Democrats are worried about how Rep. Mike Michaud's district might be reconfigured in redistricting.
Democrats are worried about a court order that will force Maine to redraw its two Congressional districts before the 2012 elections.
The Pine Tree State had been scheduled to finalize a new map by 2013. But this week’s ruling, the result of a lawsuit, forces state leaders to reshape its federal districts by Jan. 1, 2012.
The new timeline would require a change in state law, which gives the new Republican-led state Legislature the ultimate say over the process. As part of the ruling, the state parties and secretary of state’s office have until the end of next week to propose a new method by which to redraw the districts.
“We really hope that it continues in a bipartisan process as it has historically,” said Mary Erin Casale, executive director of the Maine Democratic Party. “I just want to make sure there are no shenanigans.”
Democrats fear that a new map would jeopardize Rep. Mike Michaud’s (D) hold on the 2nd district, which is made up of most of the northern and western part of the state and is by far the more conservative region.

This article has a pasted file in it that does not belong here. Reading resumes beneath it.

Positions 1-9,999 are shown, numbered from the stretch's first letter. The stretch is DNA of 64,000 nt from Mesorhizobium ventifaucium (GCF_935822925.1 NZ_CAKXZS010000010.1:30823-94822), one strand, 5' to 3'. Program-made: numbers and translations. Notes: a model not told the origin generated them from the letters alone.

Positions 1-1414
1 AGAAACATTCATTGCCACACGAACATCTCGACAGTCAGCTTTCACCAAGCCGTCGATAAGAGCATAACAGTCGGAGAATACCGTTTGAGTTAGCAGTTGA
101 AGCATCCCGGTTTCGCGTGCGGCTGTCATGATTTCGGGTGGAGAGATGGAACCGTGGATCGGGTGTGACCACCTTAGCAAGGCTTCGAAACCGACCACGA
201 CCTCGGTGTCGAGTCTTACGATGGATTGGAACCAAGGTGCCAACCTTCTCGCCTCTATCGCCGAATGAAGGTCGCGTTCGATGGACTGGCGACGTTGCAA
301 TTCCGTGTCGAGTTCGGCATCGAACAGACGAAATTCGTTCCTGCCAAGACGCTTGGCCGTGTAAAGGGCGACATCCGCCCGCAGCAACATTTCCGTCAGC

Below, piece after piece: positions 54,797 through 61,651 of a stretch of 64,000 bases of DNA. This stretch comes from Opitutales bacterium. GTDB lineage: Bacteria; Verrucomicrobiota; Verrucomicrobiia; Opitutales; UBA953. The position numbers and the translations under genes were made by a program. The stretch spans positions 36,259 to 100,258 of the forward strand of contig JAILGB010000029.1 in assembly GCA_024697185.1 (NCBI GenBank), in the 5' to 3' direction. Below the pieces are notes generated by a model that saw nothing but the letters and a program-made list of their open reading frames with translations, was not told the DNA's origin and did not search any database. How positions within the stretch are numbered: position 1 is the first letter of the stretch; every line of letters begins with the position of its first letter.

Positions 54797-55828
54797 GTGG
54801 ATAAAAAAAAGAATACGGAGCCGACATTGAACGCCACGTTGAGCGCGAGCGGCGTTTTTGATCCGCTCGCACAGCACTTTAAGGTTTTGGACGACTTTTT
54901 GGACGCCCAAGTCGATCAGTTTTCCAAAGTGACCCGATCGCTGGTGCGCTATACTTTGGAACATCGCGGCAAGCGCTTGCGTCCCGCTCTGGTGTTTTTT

Previously, there has been talk of dividing the state east and west, which would put Michaud and Rep. Chellie Pingree (D) in the same district. There is also talk about moving Pingree’s home of North Haven into Michaud’s district.
Republicans are in the process of trying to find a well-funded candidate who can compete in the 2nd district. They also note that a shift in their favor could come into play in the presidential race because Maine splits its two electoral votes.
Terri Henderson, 6, center, whose mother is El Salvador, attends a rally with members of Congress at Union Station's Columbus Circle to announce the Restore Opportunity, Strengthen, and Improve the Economy (ROSIE) Act on July 29, 2014. The legislation provides incentives for government contractors to pay a living wage and other benefits that would help low-income workers.